When two boats were spotted in the Hudson River by a roving news helicopter, little did the reporter on the story realize that the environmental movement was about to change.
It wasn’t until later in the day, Earth Day April 22, 1990, that New Yorkers learned that 60 Cree and Inuit in a 24-foot craft named the Odeyak were at the end of a 1200-mile journey that began five weeks earlier on the Great Whale River on Hudson’s Bay.
“We wanted to bring attention to the Great Whale electric project and the deal Quebec was making with New York for energy,” said former Grand Chief Matthew Mukash, one of the Cree travelers on the journey.
“The deal would be taking place on Inuit and Cree treaty lands and we didn’t want the same thing to happening to our rivers after the first project.”
The final phase of the James Bay project, or the Great Whale hydroelectric project as it became known, was to begin in March 1989.
The $17 billion, 21-year deal with New York was considered by Quebec as one of the largest Hydro deals of its time.
“The impacts on the community would have been devastating if the project went ahead,” Mukash said.
The $13.7 billion 1972 James Bay project construction lasted 14 years and flooded 11,500 square kms of wilderness that was home to the Cree and Inuit.
Fort George at the mouth of La Grande River with a population of 2300 was uprooted and relocated upstream, and renamed Chisasibi.
The flooding has also created mercury contamination in fish, released from rotting vegetation in the reservoirs.
“We needed to do something and we decided to build the craft using a canoe and a kayak,” said Mukash, “and when it was ready we thought about airlifting it because the water then was frozen.”
The Odeyak was eventually transported from James Bay using a dogsled team and the craft touched water for the first time in the Ottawa River.
Relying on goodwill from people along the route, the group arrived in Montreal but had some difficulties with logistics.
Kenneth Deer, a member of the Kahnawake Canoe Club and a representative of the Mohawk Nation in Kahnawake, heard of the Odeyak and reached out and opened the community’s arms.
“We provided what we could,” said Deer. “Anything from blankets to clothes and foods, and the group also stayed at the longhouse.”
Deer also helped the Odeyak make connections along the Hudson. Deer later joined the escort canoe in Yonkers and was in the canoe when it launched with the Odeyak from under the George Washington Bridge.
“We paddled down the Hudson and landed at Battery Park where the media was waiting for the Odeyak,” he said.
“The voyage of the Odeyak was a tremendous media event. It was a very successful public relations event that boosted the plight of the Cree and Inuit over the Great Whale.”
The Odeyak landed at Battery Park in New York for Earth Day on April 23, 1990, carrying a simple message that Phase Two of the Great Whale hydroelectric project would cause irreparable damage to the natural economy while killing the way of life of the Cree and Inuit who depend on the land.
“The media ate it up,” said Deer.
When the group arrived in New York they were greeted as heroes, introduced to the large crowd in Times Square. The Odeyak itself was placed on stage in the middle of Times Square.
“They got great media coverage, and since New York is the centre of media, their message was carried everywhere.”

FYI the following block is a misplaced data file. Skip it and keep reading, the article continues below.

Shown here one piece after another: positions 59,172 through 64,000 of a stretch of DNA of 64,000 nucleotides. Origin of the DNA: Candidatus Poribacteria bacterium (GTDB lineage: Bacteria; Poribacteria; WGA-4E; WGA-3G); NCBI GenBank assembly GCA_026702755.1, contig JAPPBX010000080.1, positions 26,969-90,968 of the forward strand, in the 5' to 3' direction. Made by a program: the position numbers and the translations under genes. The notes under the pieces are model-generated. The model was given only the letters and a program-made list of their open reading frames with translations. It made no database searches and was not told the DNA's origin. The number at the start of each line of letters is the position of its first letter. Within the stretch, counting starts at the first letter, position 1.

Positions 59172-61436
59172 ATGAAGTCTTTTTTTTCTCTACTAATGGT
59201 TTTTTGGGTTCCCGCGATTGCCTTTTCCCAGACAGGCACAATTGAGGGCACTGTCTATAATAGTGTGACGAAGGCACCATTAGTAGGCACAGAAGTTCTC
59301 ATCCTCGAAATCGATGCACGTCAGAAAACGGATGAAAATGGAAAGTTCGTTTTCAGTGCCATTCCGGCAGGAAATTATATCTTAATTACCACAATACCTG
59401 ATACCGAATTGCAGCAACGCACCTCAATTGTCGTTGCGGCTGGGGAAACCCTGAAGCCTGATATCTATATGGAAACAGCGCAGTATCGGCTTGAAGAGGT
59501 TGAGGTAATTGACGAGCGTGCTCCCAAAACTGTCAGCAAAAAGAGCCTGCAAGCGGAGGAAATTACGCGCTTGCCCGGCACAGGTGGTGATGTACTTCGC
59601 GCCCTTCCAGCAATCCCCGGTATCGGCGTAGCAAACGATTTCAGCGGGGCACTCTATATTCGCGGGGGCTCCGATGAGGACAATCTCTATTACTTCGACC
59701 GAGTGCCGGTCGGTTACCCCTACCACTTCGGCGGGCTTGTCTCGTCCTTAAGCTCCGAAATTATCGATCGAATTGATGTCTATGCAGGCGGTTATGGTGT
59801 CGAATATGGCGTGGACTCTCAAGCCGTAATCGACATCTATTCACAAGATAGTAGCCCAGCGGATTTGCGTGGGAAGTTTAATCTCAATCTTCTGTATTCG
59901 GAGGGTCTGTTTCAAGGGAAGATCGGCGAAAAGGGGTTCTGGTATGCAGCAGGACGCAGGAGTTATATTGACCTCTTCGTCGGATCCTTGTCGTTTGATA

The New York Times, Time magazine and the Boston Globe Sunday Magazine ran stories denouncing the Great Whale Project and New York’s involvement.
So complete was the coverage that then Governor Mario Cuomo, who brokered the $17 billion deal with Quebec, was quoted in the New York Times as saying, “This could become an election issue threatening my political career.”
Two years later Cuomo backed out of the state’s $17 billion contract with Hydro-Québec, a move similar to the state of Maine’s cancellation of a $4 billion deal with Quebec.
“One objective was to convince, or at least get Cuomo not to continue with the deal,” Mukash said.
Mukash met the governor face-to-face at a peaceful rally in New York later that evening. “He asked me if anyone really needed that energy and would people buy it, and I said, no they would not.”
The Odeyak group also brought international pressure on Quebec and New York and drew the support of Greenpeace, The Sierra Club and other activist groups.
The National Audubon Society sponsored a full-page ad in the New York Times that showed a photograph of a dead caribou in land flooded by Phase One of the project – to which Quebec Premier Robert Bourassa responded, “seven million Quebecers can’t be wrong” insulting the Cree and Inuit and drawing the attention of the Canadian and New York State governments.
New York’s need for power and Quebec’s hearty desire for economic development didn’t stop further attempts. In 1993, New York again began making plans to buy power from Hydro-Québec.
This time the Cree paddled their way through the U.S. and Canadian court system. In 1994, the Supreme Court of Canada required Hydro-Québec to submit to a stricter environmental impact review, telling Quebec it failed to provide a social assessment on the Cree and Inuit in the territory.
“Many people were surprised by our message, because not many people understood how damming rivers up north could affect their lives,” said Mukash.
But 20 years later, Quebec Premier Jean Charest said it’s full steam ahead, despite past failures and inconsistencies. His government’s intention is to begin planning $19 billion in energy projects that will add 3500 megawatts to Hydro-Québec’s grid by 2035.
“It is for our future and the future of our children,” he said.